By Dave Lindorff
Two images of massive demonstrations speak volumes about the striking similarity between Hong Kong and Puerto Rico, one an island and peninsular former colony of Britain, now returned to China, but still existing in a kind of neo-colonial relationship to that country, the other an island colony of the United States ever since the US conquered it and its people from Spain as a spoil of war in the 1989 Spanish-American War. Both places contain hundreds of thousands, even millions of angry citizens demanding freedom and a right to control their own destiny.
The two images, showing hundreds of thousands of protesters in the street demanding the resignation of their respective leaders, Chief Executive Connie Lam Jehng Yuet-ngòh in Hong Kong and Governor Ricardo Antonio RossellóNevares in Puerto Rico, are equally astonishing displays of raw citizen activism by people in the position of colonial subjects fed up with the corruption and subservience of their compromised puppet leaders, and with the governments that are controlling them in Beijing and Washington, DC.
Hong Kong, for two centuries or more a colony of Britain — one in which for most of that time racist British officials lorded it over Chinese people who were often banned from government positions, restaurants and elevators, humiliated and prevented from gaining residence in the “mother country” — is now a kind of “colony” of China. The territory, now euphemistically called a Special Administrative Region of China, technically has local autonomy and a legal system based on British Common law, but it is wholly subordinated to the government of China in Beijing, with its laws subject ultimately to Chinese law, particularly when it comes to national security issues. Puerto Rico, a Spanish colony dating almost back to the arrival of Christopher Columbus until the end of the Spanish-American War of 1898, later became a spoil of war and a colony of the US. The relationship of the island to the US remains a colonial one, though the name in 1952 was euphemistically changed to “Commonwealth” of Puerto Rico, or in Spanish the Estado Libre Asociado de Puerto Rico.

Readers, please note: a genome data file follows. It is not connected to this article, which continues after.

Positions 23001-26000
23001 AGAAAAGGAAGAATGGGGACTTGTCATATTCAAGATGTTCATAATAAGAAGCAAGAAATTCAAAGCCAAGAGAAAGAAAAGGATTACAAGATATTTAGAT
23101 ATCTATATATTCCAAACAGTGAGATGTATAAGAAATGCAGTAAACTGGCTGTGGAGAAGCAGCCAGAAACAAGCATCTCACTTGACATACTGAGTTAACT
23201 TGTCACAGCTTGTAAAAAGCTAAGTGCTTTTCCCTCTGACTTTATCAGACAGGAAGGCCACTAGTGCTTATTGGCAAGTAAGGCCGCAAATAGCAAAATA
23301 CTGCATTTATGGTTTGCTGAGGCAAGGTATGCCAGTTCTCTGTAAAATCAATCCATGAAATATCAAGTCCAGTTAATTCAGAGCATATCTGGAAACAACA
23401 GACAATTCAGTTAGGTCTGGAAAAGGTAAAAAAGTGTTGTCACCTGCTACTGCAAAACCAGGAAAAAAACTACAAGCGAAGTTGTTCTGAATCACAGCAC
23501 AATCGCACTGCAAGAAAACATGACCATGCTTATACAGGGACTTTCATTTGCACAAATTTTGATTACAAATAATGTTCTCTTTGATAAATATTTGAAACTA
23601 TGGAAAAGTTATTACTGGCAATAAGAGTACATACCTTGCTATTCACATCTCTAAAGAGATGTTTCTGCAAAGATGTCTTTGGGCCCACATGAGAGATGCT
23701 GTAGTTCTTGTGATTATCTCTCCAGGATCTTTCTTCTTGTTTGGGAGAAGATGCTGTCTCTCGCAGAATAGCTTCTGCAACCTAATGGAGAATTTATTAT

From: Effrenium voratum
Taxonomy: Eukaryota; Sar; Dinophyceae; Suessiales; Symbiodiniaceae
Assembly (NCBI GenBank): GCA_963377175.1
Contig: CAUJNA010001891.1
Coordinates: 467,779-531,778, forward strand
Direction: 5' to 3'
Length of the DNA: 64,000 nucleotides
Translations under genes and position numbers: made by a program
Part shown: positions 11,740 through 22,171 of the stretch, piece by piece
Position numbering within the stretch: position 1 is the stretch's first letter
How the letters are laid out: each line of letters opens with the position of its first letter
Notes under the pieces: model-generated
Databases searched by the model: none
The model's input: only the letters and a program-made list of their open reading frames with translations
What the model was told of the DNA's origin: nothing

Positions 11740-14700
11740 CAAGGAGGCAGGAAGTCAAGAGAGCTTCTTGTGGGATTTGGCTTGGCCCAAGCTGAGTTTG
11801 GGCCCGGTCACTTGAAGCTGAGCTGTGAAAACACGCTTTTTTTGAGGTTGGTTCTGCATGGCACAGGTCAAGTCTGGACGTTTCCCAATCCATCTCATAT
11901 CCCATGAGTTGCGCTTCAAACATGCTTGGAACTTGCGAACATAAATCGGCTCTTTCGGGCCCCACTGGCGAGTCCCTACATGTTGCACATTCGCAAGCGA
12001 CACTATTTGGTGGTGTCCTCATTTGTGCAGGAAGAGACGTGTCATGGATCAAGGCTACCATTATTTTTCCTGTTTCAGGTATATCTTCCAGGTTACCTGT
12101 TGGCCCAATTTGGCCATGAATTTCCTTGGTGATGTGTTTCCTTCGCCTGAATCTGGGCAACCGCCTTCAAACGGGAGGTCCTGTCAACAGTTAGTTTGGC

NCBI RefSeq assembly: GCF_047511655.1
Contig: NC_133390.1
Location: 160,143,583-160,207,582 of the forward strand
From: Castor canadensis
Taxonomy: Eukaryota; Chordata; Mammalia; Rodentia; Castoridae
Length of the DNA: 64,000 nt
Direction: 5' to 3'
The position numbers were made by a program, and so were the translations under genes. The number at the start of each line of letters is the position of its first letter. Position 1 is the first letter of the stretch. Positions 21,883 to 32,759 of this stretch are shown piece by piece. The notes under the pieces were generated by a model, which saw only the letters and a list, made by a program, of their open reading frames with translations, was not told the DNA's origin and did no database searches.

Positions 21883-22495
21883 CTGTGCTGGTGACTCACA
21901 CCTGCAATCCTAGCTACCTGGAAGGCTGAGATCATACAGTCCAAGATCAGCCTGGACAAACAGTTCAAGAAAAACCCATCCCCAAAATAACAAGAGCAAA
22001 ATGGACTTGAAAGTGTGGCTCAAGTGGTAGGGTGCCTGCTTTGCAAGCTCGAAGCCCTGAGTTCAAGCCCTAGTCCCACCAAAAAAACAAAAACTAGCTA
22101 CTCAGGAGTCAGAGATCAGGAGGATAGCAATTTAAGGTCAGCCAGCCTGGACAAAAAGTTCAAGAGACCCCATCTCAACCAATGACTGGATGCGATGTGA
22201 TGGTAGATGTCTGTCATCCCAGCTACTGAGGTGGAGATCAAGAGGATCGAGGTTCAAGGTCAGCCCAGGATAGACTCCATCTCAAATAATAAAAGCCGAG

In Hong Kong, local citizens elect half the members of their Legislative Council (Legco), with the other half chosen by so-called “functional constituencies” — basically various professions from lawyers to bankers to industrialists and labor. The successor to the British colonial governor is now the Chief Executive. Where the governors were appointed by the British government, the new top position in Hong Kong is filled by Beijing, which hand-picks a selection panel of some 1000 people for the purpose. In Puerto Rico, the people on the island get to elect their legislature and their governor, but they have no elected representation in the US Congress.